Just over five years ago, there was a short essay called “Liberating Iraq” that resonated with me a great deal, and has informed a great deal of my thinking since then:
During this conference, there was a recurring disagreement about the role of violence in fighting deeply unjust regimes. On one side were the women from India, who argued against the use of violence, generally on Gandhian grounds. On the other were many of the women who lived under deeply unjust regimes; I recall, in particular, the South Africans arguing that however laudable nonviolence might be, their situation was sufficiently desperate that they could not afford the luxury of waiting for nonviolence to work.
It seemed to me that at the heart of this disagreement was this one fact: that the women from India were from a country that had already achieved independence, and were living with the problems that came afterwards, whereas the women from South Africa were trying to achieve that self-government in the first place. The South Africans seemed to think that the women from India had forgotten what it was like to be subjugated. We need to win our freedom as quickly as possible, they seemed to say. We realize that it would be preferable to win that freedom in the best possible way. If we could win it just as quickly through non-violent means, we would surely do so. But you would not ask us to wait if you really understood what it is like to live in slavery.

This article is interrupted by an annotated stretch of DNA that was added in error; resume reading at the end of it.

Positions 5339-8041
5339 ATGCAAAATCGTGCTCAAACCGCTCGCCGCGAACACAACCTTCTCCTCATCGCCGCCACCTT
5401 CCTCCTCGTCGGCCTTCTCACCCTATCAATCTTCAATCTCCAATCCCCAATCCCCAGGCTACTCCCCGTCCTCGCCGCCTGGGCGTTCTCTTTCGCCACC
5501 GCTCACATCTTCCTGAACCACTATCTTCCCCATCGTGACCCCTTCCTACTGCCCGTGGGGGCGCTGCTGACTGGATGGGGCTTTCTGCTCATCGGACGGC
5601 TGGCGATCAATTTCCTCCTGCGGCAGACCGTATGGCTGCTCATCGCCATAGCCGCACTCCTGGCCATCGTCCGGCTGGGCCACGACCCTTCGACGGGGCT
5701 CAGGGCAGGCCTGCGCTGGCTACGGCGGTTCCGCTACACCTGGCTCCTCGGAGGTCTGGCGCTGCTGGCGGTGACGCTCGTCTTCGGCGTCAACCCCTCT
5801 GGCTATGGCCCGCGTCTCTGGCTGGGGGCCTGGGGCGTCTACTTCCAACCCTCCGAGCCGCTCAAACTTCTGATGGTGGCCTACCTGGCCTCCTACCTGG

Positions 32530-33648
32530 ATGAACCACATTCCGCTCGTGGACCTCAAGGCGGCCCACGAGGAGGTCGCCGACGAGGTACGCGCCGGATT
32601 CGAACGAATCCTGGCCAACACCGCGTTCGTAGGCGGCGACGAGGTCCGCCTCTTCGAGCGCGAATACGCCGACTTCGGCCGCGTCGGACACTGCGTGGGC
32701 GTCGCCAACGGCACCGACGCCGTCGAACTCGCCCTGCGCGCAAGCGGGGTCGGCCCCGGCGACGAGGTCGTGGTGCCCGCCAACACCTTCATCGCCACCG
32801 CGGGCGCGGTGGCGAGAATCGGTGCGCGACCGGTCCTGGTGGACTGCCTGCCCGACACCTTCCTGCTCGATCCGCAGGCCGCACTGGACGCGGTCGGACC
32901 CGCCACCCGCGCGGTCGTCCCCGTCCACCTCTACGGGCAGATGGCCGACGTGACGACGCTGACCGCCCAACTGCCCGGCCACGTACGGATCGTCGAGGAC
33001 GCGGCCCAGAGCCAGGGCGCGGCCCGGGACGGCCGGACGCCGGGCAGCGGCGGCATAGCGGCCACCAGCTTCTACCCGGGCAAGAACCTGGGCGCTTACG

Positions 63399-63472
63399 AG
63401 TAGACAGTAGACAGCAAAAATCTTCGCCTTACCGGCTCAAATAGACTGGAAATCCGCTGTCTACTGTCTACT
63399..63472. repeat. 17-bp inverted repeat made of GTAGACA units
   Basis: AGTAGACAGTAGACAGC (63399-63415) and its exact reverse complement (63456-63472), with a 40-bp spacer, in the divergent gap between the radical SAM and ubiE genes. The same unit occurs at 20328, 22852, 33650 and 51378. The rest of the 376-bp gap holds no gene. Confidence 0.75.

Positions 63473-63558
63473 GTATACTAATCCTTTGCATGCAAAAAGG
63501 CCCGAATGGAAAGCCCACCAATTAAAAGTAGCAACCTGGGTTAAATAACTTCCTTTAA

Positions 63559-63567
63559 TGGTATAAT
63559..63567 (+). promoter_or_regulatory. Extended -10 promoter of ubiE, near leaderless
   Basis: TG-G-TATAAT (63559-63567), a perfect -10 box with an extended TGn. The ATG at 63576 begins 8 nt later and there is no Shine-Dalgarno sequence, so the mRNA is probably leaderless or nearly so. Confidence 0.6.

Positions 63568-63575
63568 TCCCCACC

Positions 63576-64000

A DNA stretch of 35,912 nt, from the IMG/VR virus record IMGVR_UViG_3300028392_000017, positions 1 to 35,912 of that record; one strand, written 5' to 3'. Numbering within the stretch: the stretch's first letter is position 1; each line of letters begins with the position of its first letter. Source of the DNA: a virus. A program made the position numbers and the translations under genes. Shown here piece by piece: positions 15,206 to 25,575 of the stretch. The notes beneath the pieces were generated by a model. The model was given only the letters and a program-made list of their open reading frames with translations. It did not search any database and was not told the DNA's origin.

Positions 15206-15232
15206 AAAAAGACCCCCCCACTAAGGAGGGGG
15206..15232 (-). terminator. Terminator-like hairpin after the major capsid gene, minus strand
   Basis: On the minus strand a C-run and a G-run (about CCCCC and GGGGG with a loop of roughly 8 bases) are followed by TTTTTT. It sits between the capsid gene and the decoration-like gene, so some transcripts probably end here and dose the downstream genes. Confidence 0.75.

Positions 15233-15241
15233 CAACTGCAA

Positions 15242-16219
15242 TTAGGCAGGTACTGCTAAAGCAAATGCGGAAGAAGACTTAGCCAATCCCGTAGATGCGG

By contrast, many of the arguments made by the Indians turned on the effects that achieving self-government through violence had on one’s own people. Don’t do this, they seemed to be saying: once you win your freedom, you will find that you and your people have grown accustomed to settling disputes by force and to demonizing your opponents. Think now about how to use the struggle you are waging to teach yourselves how to become citizens and to practice self-government. Do not wait until you win your independence to discover that self-government requires not just political power, but political responsibility.
What made this argument so fascinating and painful to watch was that it was so easy to see both points of view. Who could possibly deny the justice of either side? And yet I thought the Indian women were right. I did not think that they had forgotten what it was like to be oppressed. I thought they were warning the others off a mistake that they knew would be tragic, however comprehensible it might be. So one thing I thought that the Indian women saw was this:
Violence is not a way of getting where you want to go, only more quickly. Its existence changes your destination. If you use it, you had better be prepared to find yourself in the kind of place it takes you to.
And another was this: liberation is not just a matter of removing an oppressive government. It can seem that way when you live under tyranny. Nothing is more comprehensible than people living in apartheid South Africa, or under Saddam, thinking: if only that government were removed from power, things would be better. They would have to be. After all, how could they possibly be worse?
Unfortunately, there are almost always ways in which things could be worse.